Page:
Zona Properties, Inc. | P.O. Box 17937, Rochester, NY, 14617
Email: dick.zona@zonaproperties.com | Phone: (585) 506-9430

A Reader question – disputing tenants

Posted on: December 13th, 2017 by zonaprop

A reader sent in a question regarding feuding neighbors.
The email read: I FOUND YOUR BLOG POSTS TO BE INTERESTING. I WOULD GREATLY APPRECIATE AN ANSWER ABOUT THE NEIGHBORS NOT GETTING ALONG IN MULTI FAMILY UNITS THAT SHARE A DRIVEWAY AND IS CONSISTENTLY CAUSING PROBLEMS FOR THE OTHER TENANTS IN THE BUIDLING. IT’S BEGINNING TO BE HARASSMENT IN THE FIRST DEGREE BUT THE TENANTS HAVE BEEN DISCOURAGED FOR CALLING THE POLICE TO AVOID POINTS ON THE PROPERTY.

The first approach is to establish the rules for use of the driveway. Hopefully these rules are written in the lease for every tenant (one of the reasons I recommend a written lease instead of a month to month verbal). If there isn’t a written lease then you could write up an individual notice of the rules regarding parking/use of the driveway etc. and deliver it to each tenant (not just the offending tenant). If a violation of the rules occurs the landlord then should notify the offending tenant that he/she is in violation of the parking rules with a request to move their vehicle immediately. This should be done by phone or in person followed by a dated letter. The landlord should keep all written correspondence for possible future use in court. The landlord could also at the time of sending out the original notice of the rules contract with a towing company to remove cars from the property if notified by the landlord. When this is established the landlord must post a sign on the building stating the name and location of the company that can tow vehicles as warning notice. If the particular tenant keeps on violating the rules you can then issue another written notice and have the vehicle towed. If this procedure does not deter the offending tenant then the final action is to evict the tenant. I would recommend an attorney be used for this type of action.

Allowing Service dogs in your property

Posted on: June 4th, 2015 by zonaprop

I believe everyone knows the importance of adhering to all laws relating to discrimination of any kind in housing. Very often the question of allowing service animals in your rental when your policy is ‘no pets’ is one that I have found some landlords don’t fully understand. First, below is the definition of a service animal as stated by the federal government:

    “Service animals are defined as dogs that are individually trained to do work or perform tasks for people with disabilities. Examples of such work or tasks include guiding people who are blind, alerting people who are deaf, pulling a wheelchair, alerting and protecting a person who is having a seizure, reminding a person with mental illness to take prescribed medications, calming a person with Post Traumatic Stress Disorder (PTSD) during an anxiety attack, or performing other duties. Service animals are working animals, not pets. The work or task a dog has been trained to provide must be directly related to the person’s disability. Dogs whose sole function is to provide comfort or emotional support do not qualify as service animals under the ADA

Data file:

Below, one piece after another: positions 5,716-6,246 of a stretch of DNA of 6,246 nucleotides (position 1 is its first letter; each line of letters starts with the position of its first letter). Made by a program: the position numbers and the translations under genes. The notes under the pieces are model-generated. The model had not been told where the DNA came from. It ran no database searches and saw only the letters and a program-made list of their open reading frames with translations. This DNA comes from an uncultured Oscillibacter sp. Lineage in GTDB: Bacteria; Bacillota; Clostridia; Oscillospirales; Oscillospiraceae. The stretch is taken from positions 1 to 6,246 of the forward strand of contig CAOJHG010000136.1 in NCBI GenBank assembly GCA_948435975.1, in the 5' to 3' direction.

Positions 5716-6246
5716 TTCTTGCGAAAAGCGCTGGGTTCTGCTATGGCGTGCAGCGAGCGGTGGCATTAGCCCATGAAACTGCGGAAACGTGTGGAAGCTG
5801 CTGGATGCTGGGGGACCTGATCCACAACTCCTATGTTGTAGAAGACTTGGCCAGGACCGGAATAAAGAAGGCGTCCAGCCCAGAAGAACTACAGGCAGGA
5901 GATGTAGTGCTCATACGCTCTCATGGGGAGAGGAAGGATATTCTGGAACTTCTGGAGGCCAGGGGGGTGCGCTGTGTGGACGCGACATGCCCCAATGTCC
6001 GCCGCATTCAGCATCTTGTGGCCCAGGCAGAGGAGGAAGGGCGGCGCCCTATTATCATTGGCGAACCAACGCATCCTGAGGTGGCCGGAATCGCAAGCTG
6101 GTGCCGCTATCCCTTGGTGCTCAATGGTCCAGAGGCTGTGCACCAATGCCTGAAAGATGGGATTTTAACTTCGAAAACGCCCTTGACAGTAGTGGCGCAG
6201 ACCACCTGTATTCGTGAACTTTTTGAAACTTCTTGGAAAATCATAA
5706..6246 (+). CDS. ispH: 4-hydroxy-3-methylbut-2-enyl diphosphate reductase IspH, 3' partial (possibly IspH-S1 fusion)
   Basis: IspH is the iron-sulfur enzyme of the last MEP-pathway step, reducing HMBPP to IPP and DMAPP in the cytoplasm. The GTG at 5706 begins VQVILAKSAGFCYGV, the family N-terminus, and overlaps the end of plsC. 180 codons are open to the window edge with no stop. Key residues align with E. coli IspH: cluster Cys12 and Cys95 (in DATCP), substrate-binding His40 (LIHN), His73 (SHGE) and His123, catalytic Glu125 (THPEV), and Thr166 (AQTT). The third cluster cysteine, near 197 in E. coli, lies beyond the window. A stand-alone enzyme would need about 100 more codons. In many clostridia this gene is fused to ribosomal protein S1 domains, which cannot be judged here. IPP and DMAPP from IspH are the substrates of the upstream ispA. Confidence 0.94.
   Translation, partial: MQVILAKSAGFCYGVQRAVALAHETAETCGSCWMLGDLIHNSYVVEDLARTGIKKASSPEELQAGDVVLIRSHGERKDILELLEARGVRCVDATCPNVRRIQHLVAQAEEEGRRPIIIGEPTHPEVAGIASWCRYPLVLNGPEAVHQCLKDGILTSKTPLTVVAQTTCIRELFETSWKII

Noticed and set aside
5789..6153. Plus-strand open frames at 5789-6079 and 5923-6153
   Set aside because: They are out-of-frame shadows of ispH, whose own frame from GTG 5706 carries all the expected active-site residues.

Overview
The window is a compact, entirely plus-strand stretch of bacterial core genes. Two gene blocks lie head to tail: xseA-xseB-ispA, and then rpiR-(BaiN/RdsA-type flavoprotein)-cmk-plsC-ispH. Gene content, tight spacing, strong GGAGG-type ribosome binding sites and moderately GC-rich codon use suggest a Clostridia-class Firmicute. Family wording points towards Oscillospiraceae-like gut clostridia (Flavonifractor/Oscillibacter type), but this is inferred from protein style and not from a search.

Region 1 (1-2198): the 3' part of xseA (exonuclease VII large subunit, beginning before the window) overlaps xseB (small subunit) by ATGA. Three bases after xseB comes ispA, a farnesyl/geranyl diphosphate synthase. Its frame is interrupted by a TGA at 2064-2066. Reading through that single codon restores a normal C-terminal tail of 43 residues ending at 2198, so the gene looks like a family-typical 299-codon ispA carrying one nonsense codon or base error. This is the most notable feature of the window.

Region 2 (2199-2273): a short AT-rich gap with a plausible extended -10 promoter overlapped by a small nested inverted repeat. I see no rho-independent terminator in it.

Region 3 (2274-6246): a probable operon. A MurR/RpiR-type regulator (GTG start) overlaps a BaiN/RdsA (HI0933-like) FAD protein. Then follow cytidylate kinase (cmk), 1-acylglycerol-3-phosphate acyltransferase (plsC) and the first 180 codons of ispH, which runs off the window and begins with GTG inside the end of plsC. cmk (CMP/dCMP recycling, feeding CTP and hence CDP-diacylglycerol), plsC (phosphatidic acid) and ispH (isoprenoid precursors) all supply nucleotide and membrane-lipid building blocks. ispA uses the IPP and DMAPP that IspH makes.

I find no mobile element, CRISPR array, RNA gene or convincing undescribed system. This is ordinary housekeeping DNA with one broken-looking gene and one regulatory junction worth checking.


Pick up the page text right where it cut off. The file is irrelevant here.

I ran across a case several years ago that enlightened my knowledge on this law. We had a prospective tenant apply for one of our apartments where we had a ‘no pets’ policy in place and that had a ‘companion’ dog. We asked if the dog had training in being a service dog (the answer was no), we asked how long the applicant had the dog (1 month). We asked the type and size of the dog (50 lb. pitbull). Based on our knowledge of the ADA law (Americans with Disabilities Act) we denied her application. This was based on our policy of no pets along with the knowledge that insurance companies very often cancel the landlord’s policy based on the presence of certain breeds of dogs (pitbulls, German Shepherds etc.). I very promptly received a letter from an attorney (not always a pleasant experience) stating that while we may not have been discriminating against the applicant based on the ADA, we were discriminating against her based on the Fair Housing Act. See the following explanation from Wikipedia:

    While the ADA has narrowed the definition of service animals that are required to be permitted in places of public accommodation, other laws still provide broader definitions in other areas. For instance, the Department of Transportation’s regulations enacting the Air Carrier Access Act permit “dogs and other service animals” to accompany passengers on commercial airlines.[4] The Fair Housing Act also requires housing providers to permit service animals (including comfort and emotional support animals) without species restrictions in housing.

Based on our ‘new found’ understanding of the law (and prodding from the attorney) we reversed our decision. It is always wise to consult with your legal counsel before making a decision such as the above.